Africa is a continent comprised of so many beautiful countries, filled with breath taking landscapes and vibrant communities. And yet so many of its people cannot fulfil fundamental aspects of their lives, like feeding their families and other daily tasks that many of us take for granted.

In the Democratic Republic of Congo, the second largest country in Africa, you'll find handfuls of women like 43-year-old Nsimire working the fields each day, returning almost empty-handed and preoccupied with thoughts about how they will feed their children or send them to school. Despite being endowed with extraordinary natural resources, the DRCremains one of the poorest countries in the world. Very few Congolese women have access to decent jobs, with many women and girls having less access to education than men and boys.

But this isn't a story focused on the negative elements of Nsimire and her fellow workers' lives; instead, it's a story of hope, sustainable innovation, and perseverance. Because one day, Nsimire discovered and became part of a local women's cooperative called Heshima that produces coffee and coffee-infused soap bars, and her life began to take on a more positive outlook.

Started in 2018 by Solange Kwidja Kahriri, a former communications worker who saw an opportunity to help her local communities, Heshima Coffee now sells its products in fiveCongolese provinces, Burundi and Rwanda. Kahriri saw it as a chance to create a source of extra income for women in an industry that is still essentially male-dominated. It’s also an ingenious way of helping people while ensuring that no part of the beans goes to waste, because the soap is made from used grounds, so that’s also a major plus for the planet too.And currently, with Solange's help, around 1,500 women and young people living in rural areas throughout east Congo now live with the hope of a brighter future.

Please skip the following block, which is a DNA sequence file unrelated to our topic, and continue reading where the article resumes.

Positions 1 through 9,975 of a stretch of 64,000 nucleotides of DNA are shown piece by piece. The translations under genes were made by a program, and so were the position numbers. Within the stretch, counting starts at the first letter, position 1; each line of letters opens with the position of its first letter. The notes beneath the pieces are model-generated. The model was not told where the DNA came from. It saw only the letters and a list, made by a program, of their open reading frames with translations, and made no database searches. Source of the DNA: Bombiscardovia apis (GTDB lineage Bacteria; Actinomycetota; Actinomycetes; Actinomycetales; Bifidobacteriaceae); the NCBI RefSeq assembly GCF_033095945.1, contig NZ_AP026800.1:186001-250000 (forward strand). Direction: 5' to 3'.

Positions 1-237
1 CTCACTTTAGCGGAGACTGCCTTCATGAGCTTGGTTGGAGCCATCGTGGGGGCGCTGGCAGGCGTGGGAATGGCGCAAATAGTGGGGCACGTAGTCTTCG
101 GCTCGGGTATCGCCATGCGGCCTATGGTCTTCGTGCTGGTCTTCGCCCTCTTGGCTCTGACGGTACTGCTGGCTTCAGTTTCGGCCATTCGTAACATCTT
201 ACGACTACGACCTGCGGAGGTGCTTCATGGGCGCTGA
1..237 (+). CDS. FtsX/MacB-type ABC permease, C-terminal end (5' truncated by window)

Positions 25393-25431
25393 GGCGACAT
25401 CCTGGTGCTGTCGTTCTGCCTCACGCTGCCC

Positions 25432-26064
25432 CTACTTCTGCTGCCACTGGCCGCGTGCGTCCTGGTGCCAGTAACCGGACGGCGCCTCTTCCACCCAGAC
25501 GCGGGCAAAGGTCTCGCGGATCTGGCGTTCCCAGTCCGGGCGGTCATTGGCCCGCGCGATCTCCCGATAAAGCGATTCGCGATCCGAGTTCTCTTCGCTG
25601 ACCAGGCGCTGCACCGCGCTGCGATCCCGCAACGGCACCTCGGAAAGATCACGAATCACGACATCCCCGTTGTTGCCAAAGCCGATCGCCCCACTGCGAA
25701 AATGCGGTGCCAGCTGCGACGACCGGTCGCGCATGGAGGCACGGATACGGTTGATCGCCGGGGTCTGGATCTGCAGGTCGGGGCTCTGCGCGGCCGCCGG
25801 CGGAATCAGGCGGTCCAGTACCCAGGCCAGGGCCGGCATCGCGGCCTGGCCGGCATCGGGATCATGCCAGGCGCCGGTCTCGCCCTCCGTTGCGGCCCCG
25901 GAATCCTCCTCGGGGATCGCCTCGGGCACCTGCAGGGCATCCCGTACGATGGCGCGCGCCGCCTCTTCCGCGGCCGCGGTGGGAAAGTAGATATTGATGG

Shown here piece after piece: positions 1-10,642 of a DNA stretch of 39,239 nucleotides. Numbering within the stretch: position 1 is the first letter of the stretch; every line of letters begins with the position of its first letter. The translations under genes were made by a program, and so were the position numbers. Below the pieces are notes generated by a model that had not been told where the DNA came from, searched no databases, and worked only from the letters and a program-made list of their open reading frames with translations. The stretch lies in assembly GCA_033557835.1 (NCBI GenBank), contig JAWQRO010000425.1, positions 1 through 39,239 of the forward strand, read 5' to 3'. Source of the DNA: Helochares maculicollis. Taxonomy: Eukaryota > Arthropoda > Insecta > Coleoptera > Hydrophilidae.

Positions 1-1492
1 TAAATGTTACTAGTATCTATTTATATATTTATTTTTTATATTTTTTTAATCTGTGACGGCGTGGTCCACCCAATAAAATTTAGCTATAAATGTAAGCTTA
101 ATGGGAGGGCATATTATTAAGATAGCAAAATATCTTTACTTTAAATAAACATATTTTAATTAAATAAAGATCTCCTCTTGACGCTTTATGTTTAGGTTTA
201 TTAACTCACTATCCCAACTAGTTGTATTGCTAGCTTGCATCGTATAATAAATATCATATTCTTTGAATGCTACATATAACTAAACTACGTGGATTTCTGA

The cooperative makes this possible by handing out free seedlings to its members. When they return with the coffee, Solange puts her communication experience to good work as she negotiates directly with buyers on their behalf to ensure they get the best price possible for their produce. And this means that many of them can put food on the family table with money left over for household goods, and crucially they can provide an education to their children and hope for an even brighter outlook than they have. And, considering that Nsimire resides in a country where 70% of people live below the poverty line, that is a beautiful prospect.

Today the cooperative produces over 5,000 soap bars a week that are hand-cut and wrapped due to frequent outages in the region. The entrepreneurship project isn't with out other complications, as it can be hard to transport the beans across areas with poor road access and lack of funding also poses challenges. Solange concedes that so much more could be done with extra financial support. Still, for now, making a difference to the planet and the lives of so many must be a heartening outcome.

So, when you wake in the morning and smell the sweet aroma of coffee, it should not only conjure fields with freshly grown beans and the perfect start to the day but it might also serve as a reminder of families in distant lands who will benefit from every bean sold. Now that's the kind of brew we like!

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